King Croesus of Lydia ordered the first gold coins around 550BC, marking the metal’s first declaration as money.
By 50BC, gold as a currency had infiltrated ancient Rome and Greece and began to spread throughout Europe.
Fast-forward to 1066AD and the British currency system had been established with silver. It is believed the country’s legal tender then expanded to include gold around the 14th Century.
As the 17th Century unfolded, gold production was more prolific and the metal was hoarded and stored in mints.
By 1792, the US adopted the silver-gold monetary system, which set the standard for a dollar to comprise either 24.75 grains of gold or 371.25 grains of silver.
By the late 1800s, most of the world’s currencies had become part of the Gold Standard and were fixed to the metal’s price.
After World War II, the Gold Standard was replaced, and the US dollar became the centre of the world’s currency system due to the country’s political and economic dominance.
It was believed this new system would offer more flexibility than the Gold Standard, which prevented countries from prolifically printing their currencies at whim.
In today’s climate, no modern legal tender system is backed by gold. However central banks still store the metal.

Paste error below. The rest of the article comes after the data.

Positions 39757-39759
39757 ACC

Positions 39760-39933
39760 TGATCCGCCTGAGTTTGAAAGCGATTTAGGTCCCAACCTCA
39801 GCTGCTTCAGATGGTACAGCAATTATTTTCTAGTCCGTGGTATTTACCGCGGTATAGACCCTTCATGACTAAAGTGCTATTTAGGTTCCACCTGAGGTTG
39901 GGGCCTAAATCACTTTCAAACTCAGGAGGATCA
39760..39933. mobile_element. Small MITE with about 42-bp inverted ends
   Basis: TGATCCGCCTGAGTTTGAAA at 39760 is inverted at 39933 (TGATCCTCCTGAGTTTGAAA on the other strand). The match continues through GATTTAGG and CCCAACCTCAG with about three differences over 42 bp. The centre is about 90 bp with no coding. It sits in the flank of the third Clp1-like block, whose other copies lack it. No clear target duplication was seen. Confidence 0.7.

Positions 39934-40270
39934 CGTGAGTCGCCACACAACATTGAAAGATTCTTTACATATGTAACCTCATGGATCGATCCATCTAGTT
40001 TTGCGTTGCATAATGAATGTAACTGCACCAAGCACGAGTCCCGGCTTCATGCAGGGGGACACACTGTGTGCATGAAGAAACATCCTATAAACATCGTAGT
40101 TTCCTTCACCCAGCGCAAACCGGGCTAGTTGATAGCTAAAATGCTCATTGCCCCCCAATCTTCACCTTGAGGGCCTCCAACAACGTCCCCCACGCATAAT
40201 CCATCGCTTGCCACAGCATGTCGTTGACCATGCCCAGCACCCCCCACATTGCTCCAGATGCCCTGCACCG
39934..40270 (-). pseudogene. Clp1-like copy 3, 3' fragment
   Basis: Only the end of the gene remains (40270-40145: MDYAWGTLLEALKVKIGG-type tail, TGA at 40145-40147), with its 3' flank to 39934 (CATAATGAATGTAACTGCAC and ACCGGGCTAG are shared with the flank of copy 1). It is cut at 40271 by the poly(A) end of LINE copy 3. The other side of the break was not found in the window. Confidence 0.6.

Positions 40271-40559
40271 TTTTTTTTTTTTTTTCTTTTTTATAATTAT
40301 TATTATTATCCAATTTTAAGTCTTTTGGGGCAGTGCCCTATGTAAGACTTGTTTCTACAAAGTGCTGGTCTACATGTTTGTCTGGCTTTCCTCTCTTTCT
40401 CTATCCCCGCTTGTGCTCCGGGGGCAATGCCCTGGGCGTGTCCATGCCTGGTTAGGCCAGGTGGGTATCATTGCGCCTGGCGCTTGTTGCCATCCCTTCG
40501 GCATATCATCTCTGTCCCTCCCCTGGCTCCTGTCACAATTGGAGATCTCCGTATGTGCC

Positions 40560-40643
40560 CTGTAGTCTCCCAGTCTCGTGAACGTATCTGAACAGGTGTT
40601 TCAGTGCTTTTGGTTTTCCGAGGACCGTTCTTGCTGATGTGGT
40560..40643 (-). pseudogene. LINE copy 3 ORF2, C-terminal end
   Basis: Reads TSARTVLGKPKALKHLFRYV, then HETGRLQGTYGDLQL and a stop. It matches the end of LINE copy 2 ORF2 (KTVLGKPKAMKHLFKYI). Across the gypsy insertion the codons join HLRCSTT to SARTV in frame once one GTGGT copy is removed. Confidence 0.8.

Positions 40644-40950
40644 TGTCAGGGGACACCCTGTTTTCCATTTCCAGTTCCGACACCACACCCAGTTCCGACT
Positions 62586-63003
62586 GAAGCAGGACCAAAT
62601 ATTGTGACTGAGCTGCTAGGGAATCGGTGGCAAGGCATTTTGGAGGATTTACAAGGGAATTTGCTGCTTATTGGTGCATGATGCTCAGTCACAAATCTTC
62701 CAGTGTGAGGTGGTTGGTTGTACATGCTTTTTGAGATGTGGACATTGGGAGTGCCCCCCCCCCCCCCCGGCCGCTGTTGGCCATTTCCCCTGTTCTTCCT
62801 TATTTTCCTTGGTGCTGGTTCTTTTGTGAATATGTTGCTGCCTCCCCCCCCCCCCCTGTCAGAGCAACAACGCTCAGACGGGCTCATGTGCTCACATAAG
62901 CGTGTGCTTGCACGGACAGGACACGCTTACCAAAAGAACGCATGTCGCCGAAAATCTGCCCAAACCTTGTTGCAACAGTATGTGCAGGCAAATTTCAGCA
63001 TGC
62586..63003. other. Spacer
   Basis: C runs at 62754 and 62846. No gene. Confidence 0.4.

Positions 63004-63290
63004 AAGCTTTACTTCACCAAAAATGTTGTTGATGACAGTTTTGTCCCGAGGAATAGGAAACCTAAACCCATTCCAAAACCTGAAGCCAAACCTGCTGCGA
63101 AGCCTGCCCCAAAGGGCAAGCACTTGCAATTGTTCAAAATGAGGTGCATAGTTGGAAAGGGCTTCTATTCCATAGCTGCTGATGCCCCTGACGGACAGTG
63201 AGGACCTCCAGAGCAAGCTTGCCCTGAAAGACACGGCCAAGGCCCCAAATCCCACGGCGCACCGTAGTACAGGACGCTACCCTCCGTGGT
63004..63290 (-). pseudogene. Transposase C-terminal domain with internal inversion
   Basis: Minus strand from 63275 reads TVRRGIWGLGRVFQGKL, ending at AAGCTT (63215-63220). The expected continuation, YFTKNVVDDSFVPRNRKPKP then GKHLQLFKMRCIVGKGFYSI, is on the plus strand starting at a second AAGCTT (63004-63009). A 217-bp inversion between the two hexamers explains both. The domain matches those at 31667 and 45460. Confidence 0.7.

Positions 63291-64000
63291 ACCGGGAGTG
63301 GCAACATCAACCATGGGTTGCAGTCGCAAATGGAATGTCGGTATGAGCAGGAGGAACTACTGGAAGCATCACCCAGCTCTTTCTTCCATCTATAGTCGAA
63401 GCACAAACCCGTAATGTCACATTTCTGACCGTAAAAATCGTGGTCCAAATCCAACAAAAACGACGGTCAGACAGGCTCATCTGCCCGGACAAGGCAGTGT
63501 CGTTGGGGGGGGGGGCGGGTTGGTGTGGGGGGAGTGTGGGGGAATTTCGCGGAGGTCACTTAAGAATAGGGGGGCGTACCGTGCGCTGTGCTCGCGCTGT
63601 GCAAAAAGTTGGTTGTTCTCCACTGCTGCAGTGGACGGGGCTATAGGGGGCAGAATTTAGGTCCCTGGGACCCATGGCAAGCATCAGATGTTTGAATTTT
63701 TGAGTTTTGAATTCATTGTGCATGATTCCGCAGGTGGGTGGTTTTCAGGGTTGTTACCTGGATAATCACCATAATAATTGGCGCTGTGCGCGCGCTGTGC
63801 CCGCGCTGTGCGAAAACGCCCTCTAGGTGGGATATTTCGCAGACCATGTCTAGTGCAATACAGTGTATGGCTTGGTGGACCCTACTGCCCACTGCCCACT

Despite the standard no longer existing, gold is still seen as a safe haven during times of political and economic instability.
This has been evidenced by the increasing amount of central bank purchases around the world, which has tightened the supply chain and triggered the spoken about rises in most currencies.
Global production and supply
With such strong gold buying, current production is unable to keep up despite ongoing increases.
Record mine output in the June quarter 2019 rose 2% to 882.6 tonnes, compared to the same period in 2018, while recycled gold leapt 9% in the quarter to 314.6t.
The high gold production follows from a record Q1 2019 and brings total first half 2019 mine production to 1,730.2t – up 1.1% on 1H of 2018.
Higher production was a result of continued ramp up of significant projects across Canada, Russia, and the US, with all three regions posting 9% year-on-year growth for Q2 of 2019.
However, the world’s largest gold producing nation China experienced a 4% decline for the same period, with stricter environmental regulations attributed to the fall.
According to the World Gold Council, combined global gold production for 2018 was 3,502.6t – up from 3,442t in 2017.
Behind China and Australia, Russia, the US and Canada were also among the world’s top gold producing countries in 2018.
Demand boosted by record central bank buying
On a global level, gold demand hit 2,181.7t for the 1H 2019 – its highest level in three years.
As mentioned previously, central banks have been buying up gold to diversify from the US dollar and maintain safe liquid assets.